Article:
U.S. rules show limits of global bank resolution
By Dominic Elliott
The author is a Reuters Breakingviews columnist. The opinions expressed are his own.
Daniel Tarullo has delivered a hard lesson about the limits of global banking supervision. The Federal Reserve on Feb. 18 confirmed that European lenders will need separate capital for their American operations, which could hike their funding costs and limit their ability to compete. Banking will become less global as a result.
The new rules are a genuine irritant for European banks, and blindsiding the European authorities has put Brussels’ noses out of joint. German, UK and French lenders will face limits on their ability to transfer U.S. capital from New York to buttress weaker parts of their banking empires. Higher funding costs from less efficient balance sheets will hurt Barclays, Credit Suisse, Deutsche Bank and UBS: Deutsche could face as much as a 1 billion euro hit to annual pretax profit, Morgan Stanley reckons.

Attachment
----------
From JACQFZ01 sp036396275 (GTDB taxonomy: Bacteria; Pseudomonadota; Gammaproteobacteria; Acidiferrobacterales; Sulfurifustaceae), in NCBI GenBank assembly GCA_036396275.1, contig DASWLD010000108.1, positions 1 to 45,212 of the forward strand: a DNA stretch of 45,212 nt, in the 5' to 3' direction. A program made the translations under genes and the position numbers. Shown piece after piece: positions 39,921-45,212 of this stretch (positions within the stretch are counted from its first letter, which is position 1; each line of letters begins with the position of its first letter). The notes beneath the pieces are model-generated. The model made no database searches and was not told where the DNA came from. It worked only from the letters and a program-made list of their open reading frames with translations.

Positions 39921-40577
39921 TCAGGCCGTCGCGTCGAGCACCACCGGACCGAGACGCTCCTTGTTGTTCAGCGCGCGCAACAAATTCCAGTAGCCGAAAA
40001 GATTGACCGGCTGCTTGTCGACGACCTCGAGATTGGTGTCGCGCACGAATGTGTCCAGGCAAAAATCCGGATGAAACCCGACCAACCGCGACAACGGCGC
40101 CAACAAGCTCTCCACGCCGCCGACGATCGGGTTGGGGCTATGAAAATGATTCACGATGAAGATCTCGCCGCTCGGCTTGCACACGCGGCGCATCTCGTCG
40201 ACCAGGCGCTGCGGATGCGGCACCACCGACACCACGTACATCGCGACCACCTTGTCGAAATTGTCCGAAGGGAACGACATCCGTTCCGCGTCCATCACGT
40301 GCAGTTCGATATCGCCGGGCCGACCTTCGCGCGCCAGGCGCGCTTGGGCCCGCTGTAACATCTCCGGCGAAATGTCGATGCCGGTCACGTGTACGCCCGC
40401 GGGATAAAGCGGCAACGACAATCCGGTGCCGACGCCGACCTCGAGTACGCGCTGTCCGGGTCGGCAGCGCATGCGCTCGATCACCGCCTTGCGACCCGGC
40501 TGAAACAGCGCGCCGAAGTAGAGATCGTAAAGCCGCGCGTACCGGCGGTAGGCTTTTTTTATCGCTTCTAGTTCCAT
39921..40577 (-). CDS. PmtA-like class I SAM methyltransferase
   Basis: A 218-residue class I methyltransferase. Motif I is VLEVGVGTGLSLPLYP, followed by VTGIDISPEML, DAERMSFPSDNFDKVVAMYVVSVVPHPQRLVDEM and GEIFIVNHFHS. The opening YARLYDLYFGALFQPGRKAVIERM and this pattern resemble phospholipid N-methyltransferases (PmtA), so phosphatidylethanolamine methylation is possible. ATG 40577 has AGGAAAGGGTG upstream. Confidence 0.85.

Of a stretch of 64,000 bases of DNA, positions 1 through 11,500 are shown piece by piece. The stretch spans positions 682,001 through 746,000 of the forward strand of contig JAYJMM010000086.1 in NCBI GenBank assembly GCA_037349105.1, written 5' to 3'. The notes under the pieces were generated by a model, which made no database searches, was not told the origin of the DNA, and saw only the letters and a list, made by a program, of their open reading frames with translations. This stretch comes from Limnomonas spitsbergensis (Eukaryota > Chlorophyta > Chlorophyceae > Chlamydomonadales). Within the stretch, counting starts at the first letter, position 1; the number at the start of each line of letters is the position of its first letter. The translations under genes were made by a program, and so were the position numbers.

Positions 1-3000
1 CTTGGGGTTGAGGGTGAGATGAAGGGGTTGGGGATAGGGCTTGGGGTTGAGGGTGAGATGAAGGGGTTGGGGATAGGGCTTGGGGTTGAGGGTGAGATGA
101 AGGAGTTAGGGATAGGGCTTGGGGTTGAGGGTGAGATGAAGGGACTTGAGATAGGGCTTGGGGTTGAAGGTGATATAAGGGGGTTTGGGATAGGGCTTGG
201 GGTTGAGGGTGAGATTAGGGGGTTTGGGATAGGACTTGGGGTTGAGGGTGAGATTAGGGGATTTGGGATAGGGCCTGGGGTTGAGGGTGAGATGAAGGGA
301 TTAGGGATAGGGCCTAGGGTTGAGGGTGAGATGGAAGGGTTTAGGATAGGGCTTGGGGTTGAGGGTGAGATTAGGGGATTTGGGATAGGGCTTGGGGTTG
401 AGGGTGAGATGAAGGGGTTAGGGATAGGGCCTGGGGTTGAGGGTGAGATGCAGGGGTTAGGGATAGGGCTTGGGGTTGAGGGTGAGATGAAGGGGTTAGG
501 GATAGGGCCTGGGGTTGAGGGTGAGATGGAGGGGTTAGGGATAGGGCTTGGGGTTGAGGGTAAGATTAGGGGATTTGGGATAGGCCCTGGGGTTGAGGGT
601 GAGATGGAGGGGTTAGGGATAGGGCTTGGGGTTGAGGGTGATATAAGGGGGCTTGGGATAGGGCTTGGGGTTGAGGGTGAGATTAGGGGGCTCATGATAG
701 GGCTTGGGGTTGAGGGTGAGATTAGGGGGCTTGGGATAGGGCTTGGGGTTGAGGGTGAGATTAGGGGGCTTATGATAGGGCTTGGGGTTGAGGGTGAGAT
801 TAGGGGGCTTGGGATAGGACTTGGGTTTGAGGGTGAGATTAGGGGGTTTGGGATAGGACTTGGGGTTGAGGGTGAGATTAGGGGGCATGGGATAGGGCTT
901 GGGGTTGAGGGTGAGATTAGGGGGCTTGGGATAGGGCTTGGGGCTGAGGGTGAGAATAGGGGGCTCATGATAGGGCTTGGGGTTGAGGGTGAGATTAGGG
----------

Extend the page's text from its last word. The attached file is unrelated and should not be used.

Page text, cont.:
Yet it could have been worse. Lenders with less than $50 billion in U.S. assets will be exempt – probably exempting Societe Generale and Credit Agricole. Deposits held by HSBC and BNP Paribas in their American retail operations mean that their funding costs won’t rise as much. And non-U.S. banks have been given a year longer to set up a stateside subsidiary, and until 2018 to meet a minimum gross equity-to-assets ratio of 4 percent.
The delay gives banks more time to adapt their structures, and make their U.S. businesses viable. Credit Suisse has already set up a network of subsidiaries, but kept its Zurich headquarters as its main funding arm. Legal confirmation will be required, but the Fed’s rules imply that banks will be able to reallocate capital from other jurisdictions to top up their American units – which could offset the funding pain.
By requiring capital buffers, Tarullo seems to be going against the proposed “single point of entry” method whereby the relevant host regulator has the power to resolve future cross-border banking busts. But it’s becoming increasingly clear that depending on bank head offices in faraway countries for capital to address problems at home isn’t workable. Firewalls may spoil the fun of some investment banks and throw grit in the wheels of global trade, but the bottom line of bank resolutions – that global rules can’t exist without national backstops – has been made helpfully more explicit.